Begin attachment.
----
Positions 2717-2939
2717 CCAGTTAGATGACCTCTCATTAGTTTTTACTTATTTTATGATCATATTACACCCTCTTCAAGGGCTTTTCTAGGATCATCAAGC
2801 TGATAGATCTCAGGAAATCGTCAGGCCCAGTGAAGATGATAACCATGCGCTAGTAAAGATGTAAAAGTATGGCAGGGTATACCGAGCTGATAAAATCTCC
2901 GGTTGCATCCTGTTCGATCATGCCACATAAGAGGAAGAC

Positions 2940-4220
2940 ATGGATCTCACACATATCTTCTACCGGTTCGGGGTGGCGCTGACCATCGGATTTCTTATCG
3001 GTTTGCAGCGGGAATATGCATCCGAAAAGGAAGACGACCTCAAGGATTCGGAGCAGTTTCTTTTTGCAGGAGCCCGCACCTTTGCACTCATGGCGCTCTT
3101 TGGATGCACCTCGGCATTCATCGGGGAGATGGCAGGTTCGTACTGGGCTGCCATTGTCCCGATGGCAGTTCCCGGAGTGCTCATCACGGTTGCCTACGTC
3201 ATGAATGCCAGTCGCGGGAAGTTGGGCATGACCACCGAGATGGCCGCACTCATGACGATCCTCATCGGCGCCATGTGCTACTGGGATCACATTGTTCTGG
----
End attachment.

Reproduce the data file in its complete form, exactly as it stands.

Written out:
Positions 2717-2939
2717 CCAGTTAGATGACCTCTCATTAGTTTTTACTTATTTTATGATCATATTACACCCTCTTCAAGGGCTTTTCTAGGATCATCAAGC
2801 TGATAGATCTCAGGAAATCGTCAGGCCCAGTGAAGATGATAACCATGCGCTAGTAAAGATGTAAAAGTATGGCAGGGTATACCGAGCTGATAAAATCTCC
2901 GGTTGCATCCTGTTCGATCATGCCACATAAGAGGAAGAC

Positions 2940-4220
2940 ATGGATCTCACACATATCTTCTACCGGTTCGGGGTGGCGCTGACCATCGGATTTCTTATCG
3001 GTTTGCAGCGGGAATATGCATCCGAAAAGGAAGACGACCTCAAGGATTCGGAGCAGTTTCTTTTTGCAGGAGCCCGCACCTTTGCACTCATGGCGCTCTT
3101 TGGATGCACCTCGGCATTCATCGGGGAGATGGCAGGTTCGTACTGGGCTGCCATTGTCCCGATGGCAGTTCCCGGAGTGCTCATCACGGTTGCCTACGTC
3201 ATGAATGCCAGTCGCGGGAAGTTGGGCATGACCACCGAGATGGCCGCACTCATGACGATCCTCATCGGCGCCATGTGCTACTGGGATCACATTGTTCTGG